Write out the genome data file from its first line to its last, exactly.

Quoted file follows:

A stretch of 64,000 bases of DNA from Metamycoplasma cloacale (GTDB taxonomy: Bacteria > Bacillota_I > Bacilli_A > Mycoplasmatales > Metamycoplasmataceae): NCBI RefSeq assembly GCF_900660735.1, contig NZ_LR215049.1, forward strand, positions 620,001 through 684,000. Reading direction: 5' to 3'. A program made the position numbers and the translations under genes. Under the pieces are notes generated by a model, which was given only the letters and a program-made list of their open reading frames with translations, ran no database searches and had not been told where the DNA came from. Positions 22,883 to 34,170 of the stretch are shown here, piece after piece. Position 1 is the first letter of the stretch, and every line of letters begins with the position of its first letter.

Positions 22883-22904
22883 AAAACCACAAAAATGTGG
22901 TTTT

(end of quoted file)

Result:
A stretch of 64,000 bases of DNA from Metamycoplasma cloacale (GTDB taxonomy: Bacteria > Bacillota_I > Bacilli_A > Mycoplasmatales > Metamycoplasmataceae): NCBI RefSeq assembly GCF_900660735.1, contig NZ_LR215049.1, forward strand, positions 620,001 through 684,000. Reading direction: 5' to 3'. A program made the position numbers and the translations under genes. Under the pieces are notes generated by a model, which was given only the letters and a program-made list of their open reading frames with translations, ran no database searches and had not been told where the DNA came from. Positions 22,883 to 34,170 of the stretch are shown here, piece after piece. Position 1 is the first letter of the stretch, and every line of letters begins with the position of its first letter.

Positions 22883-22904
22883 AAAACCACAAAAATGTGG
22901 TTTT